WGTT were angry and declared The HOT would take a beating of a lifetime. Simple and scary. Simply scary.
Proving Ground match: ROH World Tag Team champions Wrestling’s Greatest Tag Team vs. The House of Truth w/Truth Martini
For those who don’t, this event happened before “Final Battle”, where, spoiler alert, The Briscoes defeated WGTT to become the ROH World Tag Team champs. Even though WGTT aren’t the champs any longer, even if The HOT win here, they get a shot at whoever has the gold when they see fit. Unlike the TV title Proving Ground match, this one has a twenty-minute time limit.
Strong immediately took the fight to Shelton Benjamin, working over Benjamin’s taped abdomen. Benjamin felt the powerful hands of Roderick, only to fire back with some chops of his own to set up the Stinger Splash. The move proved nearly detrimental as it took Shelton a while to make the cover, and tagged out almost immediately after Strong kicked out. Strong rolled to Elgin, tagging in the big man. Dropkick by Haas sent Elgin to the floor. Just as WGTT had Elgin cornered when he reentered, Shelton tagged in and got caught on the wrong part of town. Martini halted a red-hot Benjamin by tripping him. Benjamin kicked Martini and Strong away, only to run into Elgin’s power slam as we headed to our final commercial break.
Returning to the action, Shelton found his ribs being abused in the HOT’s corner. All it took was one attack from Elgin or Strong to drop Shelton when he tried to fight back. Delayed vertical suplex by Elgin on Shelton was highly impressive, but couldn’t get the three count for his team. The bear hug from “Unbreakable” actually gave Shelton a chance to fight back, but a big spine buster from Elgin stopped Shelton’s hope of tagging out. The HOT isolated Benjamin on the floor after Roderick tagged in and pitched him outside. Benjamin’s back met the barricades, rattling his hurt ribs. Roderick was in complete control after using that double knee gut-buster to set up the Stronghold. Roderick positioned himself so he could stare at Charlie Haas as Shelton clawed his way to the ropes.
Benjamin listened to his partner, and saved himself. Shelton heard Charlie and the fans, powering through the Gibson Driver attempt before tagging out. Haas was peppering the now legal Elgin with right hands. An overhead belly-to-belly suplex by Haas on Elgin almost gained the champions a victory. Big back body drop and a suplex stopped Elgin and Roderick respectively. Benjamin slipped in, super kicking Elgin into Haas’ Olympic slam … for a two count thanks to Roderick!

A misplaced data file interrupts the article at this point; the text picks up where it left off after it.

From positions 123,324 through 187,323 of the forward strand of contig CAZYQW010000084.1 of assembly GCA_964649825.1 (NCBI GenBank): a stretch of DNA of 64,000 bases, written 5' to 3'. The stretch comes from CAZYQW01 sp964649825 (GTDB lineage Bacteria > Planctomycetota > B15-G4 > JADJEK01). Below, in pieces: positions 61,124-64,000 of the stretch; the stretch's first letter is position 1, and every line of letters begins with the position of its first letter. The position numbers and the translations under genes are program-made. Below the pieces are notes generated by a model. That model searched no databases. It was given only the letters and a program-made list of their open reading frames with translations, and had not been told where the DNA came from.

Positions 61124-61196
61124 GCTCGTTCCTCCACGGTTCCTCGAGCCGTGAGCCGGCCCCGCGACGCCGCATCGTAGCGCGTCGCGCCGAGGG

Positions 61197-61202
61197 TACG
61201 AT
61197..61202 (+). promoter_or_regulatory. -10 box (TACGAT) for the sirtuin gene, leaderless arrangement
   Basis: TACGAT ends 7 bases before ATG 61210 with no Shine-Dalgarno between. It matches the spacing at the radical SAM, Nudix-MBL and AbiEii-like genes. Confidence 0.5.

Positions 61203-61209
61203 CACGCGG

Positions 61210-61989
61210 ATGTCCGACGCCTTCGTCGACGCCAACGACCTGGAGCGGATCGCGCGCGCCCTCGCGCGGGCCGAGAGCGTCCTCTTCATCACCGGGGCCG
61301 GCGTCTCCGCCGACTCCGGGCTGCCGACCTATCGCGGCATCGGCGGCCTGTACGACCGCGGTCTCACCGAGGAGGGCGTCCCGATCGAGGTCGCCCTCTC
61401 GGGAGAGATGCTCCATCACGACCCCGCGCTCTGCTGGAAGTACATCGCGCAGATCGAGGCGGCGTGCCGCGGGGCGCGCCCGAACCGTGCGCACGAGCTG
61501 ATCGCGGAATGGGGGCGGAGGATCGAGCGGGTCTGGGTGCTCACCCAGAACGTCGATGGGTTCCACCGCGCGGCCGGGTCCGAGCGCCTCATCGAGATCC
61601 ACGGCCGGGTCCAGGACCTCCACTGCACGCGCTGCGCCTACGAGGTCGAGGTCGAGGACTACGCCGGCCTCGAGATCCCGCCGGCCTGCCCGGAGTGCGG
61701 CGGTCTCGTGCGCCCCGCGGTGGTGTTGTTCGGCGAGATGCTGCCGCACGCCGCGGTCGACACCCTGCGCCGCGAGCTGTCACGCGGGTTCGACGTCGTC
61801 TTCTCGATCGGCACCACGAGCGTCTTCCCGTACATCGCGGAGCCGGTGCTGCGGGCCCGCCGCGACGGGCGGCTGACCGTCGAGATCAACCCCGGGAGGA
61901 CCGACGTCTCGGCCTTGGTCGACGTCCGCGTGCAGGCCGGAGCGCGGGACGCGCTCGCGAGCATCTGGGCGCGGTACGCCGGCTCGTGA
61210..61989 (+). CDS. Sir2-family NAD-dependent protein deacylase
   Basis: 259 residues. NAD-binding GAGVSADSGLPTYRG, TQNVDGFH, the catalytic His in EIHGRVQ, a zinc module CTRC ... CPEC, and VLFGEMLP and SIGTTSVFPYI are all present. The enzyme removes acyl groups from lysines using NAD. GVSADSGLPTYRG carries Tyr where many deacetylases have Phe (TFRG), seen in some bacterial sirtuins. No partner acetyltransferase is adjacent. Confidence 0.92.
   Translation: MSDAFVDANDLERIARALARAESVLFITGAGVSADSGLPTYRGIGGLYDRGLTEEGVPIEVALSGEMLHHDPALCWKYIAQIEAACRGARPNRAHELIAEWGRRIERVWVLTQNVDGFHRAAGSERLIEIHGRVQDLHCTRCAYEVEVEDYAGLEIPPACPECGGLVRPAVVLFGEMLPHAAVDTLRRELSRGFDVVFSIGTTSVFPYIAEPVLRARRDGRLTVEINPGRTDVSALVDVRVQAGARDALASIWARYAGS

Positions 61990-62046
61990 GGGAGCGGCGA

Benjamin and Strong were trading strikes in the ring until Strong kneed him on the jaw. Roderick dove on Shelton on the floor as Elgin showed some incredible agility by using an enzuguri to halt Haas’ momentum. The HOT had Haas worse for wear following a Roderick double knee-Elgin spinning sidewalk slam combination. Thanks to Shelton, Haas was not pinned following Strong and Elgin’s turnbuckle bomb-Sick Kick double team.
Elgin whipped Shelton into the ropes, only to be DDT’ed on the rebound. When Shelton got up, he threw, and connected with that dragon whip kick on Strong that put Strong in position for the Leap of Faith. Martini, for some reason, scaled the ropes to stop the action. Shelton stopped whatever the manager had in mind by crotching him on the top turnbuckle and rope. Behind Shelton, Haas tasted Elgin’s back fist. When Benjamin turned around, Elgin used the spinning sidewalk slam on him, too. TKO on Haas by Elgin had both WGTT members down. Elgin decided he wanted to go for the moonsault on Haas. Before Elgin could complete his attack, Benjamin leapt to the top rope, German superplexing Elgin across the ring. Haas jumped on top of Elgin, ending this Proving Ground battle.
Next week, “Road Rage” enters Greensboro, NC with “Northern Aggression”.
Overall: With this show being promoted as a highlight reel from a recent ROH event, the only thing you can judge it on is what Jim Cornette and Kevin Kelly promised - quality in-ring action. And that’s exactly what we got. The opener was very good with a great crowd backing both men as they went all out. WGTT and The HOT put on a quality main event that told a simple, yet fun story. And if Cole vs. Bennett captured the audience so well throughout the match as they did during the closing minutes, I have to see that whole match. I also must note that the video and lighting quality of the event was almost on pair with the TV show (with the lighting actually better compared to some of the TV episodes). The only difference was the darkened crowd more than usual; but at least they could be heard. But not all was well. Once again, the dreaded odd camera cuts returned, and key moments would’ve been lost if not for the announcers (for example, Elgin’s back fist was completely missed, and I wouldn’t have known it happened if Jim Cornette didn’t say something). Slight production problems aside, ROH delivered on its promise to give us great wrestling, and people looking for a good fifty minutes of no-nonsense wrestling should check this episode out.